DOG DAYCARE MAY BE THE HIP PLACE FOR DOGS GOING WHEN THEIR PARENTS ARE AWAY AT THE JOB.
Some may think it’s extravagant, but to us pet parents, it just is practical. Our dogs get to run around and play with their canine friends, burn off energy and get back happy and socialized (not forgetting dog tired!).
But now that it’s a trend, it looks like new dog daycares are popping up all over the place… and not each is made equally. Vets, trainers and groomers offer day boarding, as do Pet Boarding stores, retailers and boutique facilities. There are even people offering their own dog daycare from their homes. Before dropping your pet off at daycare, here’s what you need to look for in a facility.
Don’t drop and go; you as well as your pooch need to visit the daycare for a short assessment. Not absolutely all dogs are a good fit for a particular facility due to individual temperaments. In case the daycare doesn’t allow assessments, insist upon one or move along to the next place. The other dogs that hang out at that dog daycare may have a totally different energy than your dog’s – throughout your first visit, introduce your pooch to the group slowly and safely.
Don’t expect your dog daycare to be so clean that you can eat off the floor, but it should be tidy and smell decent. Take a look around and make sure accidents are cleaned up quickly, and the other dogs look healthy.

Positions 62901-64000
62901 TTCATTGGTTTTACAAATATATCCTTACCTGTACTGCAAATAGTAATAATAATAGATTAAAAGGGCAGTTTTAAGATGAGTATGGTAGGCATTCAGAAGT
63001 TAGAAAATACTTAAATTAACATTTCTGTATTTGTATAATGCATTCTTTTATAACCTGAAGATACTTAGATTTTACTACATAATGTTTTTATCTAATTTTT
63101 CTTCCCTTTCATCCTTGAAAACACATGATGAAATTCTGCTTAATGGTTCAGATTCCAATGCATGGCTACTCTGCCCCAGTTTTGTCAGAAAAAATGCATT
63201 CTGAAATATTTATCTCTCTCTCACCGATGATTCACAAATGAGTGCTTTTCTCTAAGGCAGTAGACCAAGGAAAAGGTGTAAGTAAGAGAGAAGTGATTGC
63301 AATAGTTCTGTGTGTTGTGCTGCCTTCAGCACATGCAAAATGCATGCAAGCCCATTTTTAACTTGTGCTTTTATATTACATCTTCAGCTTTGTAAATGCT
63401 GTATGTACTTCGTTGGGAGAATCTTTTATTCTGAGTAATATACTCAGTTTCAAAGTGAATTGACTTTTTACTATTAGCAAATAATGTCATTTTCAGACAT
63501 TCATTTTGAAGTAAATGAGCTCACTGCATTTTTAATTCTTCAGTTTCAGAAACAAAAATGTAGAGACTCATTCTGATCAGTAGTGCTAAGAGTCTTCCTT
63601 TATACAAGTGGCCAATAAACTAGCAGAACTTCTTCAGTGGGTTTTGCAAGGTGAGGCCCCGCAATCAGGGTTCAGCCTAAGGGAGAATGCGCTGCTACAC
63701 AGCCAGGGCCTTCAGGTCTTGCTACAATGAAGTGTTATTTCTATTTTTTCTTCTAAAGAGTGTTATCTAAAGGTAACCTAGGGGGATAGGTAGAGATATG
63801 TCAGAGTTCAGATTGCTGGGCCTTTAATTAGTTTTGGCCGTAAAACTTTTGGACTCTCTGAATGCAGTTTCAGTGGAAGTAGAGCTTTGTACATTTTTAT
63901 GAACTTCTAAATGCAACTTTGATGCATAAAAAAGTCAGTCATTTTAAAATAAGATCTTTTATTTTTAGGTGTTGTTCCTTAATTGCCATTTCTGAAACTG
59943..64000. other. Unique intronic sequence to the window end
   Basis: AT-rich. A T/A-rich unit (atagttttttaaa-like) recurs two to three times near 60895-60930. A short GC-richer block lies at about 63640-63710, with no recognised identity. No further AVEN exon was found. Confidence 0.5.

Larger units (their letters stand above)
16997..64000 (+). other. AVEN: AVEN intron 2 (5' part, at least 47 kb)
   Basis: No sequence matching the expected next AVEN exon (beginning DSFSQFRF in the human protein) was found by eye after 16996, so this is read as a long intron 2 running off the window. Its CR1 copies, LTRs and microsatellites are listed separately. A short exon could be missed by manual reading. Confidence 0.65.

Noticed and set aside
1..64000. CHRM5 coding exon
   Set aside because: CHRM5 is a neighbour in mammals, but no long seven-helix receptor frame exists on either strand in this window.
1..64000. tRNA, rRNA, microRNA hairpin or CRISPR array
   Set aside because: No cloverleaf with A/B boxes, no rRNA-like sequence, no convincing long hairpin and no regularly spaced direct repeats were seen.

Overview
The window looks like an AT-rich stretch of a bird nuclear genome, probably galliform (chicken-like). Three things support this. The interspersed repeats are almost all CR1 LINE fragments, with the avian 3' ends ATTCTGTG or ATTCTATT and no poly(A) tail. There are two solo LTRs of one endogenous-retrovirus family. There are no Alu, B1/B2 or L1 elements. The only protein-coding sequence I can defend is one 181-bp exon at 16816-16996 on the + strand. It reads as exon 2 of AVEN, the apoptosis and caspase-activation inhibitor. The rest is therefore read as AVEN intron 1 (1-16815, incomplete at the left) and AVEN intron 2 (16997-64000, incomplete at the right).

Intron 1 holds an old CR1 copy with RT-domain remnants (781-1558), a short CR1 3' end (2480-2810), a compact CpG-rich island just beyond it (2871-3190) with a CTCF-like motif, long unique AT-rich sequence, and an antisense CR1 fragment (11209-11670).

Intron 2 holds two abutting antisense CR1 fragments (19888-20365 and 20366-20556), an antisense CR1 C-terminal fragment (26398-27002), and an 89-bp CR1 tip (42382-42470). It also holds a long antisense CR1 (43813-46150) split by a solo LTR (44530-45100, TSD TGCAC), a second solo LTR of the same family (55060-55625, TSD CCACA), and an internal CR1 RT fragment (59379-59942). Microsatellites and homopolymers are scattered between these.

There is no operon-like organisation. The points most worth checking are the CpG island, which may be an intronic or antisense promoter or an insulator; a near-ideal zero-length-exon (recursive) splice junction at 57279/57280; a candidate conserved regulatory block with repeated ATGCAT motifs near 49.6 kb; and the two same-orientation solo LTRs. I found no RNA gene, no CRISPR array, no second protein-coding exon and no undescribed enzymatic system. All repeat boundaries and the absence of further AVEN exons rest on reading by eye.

Insurance and Bonding
Your dog daycare NEEDS to be bonded and become properly insured; we can’t stress this aspect enough. If something happens to your pet or your pet causes damage while in their care, they have to have coverage to pay for damages. You don’t desire to be on the hook for medical costs or property damage, particularly if you weren’t there to see what actually happened.
Supervision and Staff
Who will be looking after your dog during the day? Might it be a tuned professional or a high-school student looking for a couple of extra bucks? An excellent dog daycare will have proper supervision to ensure proper manners are present at play. A live body should be with the pack all the time; a good guideline is there should be one human to every 10 to 15 dogs.
Experience and Control
This goes hand in hand with supervision and staff. Ask questions and discover just how long the daycare has been around business, what control measures are used (positive vs negative reinforcement), who’s in charge and exactly how experienced they can be as it pertains to dealing with dogs. Ask around to see what businesses come strongly suggested.
Is there enough room for your pet to play and run around, both indoors and out? Inside, your pet should have about 70 to 100 square feet of space to perform around off leash. For yard, it ought to be more than only a place for your pet to do his business. Being inside at all times is boring, even for your dog. The daycare you select should have a big, secure space that can be played and get some good fresh air.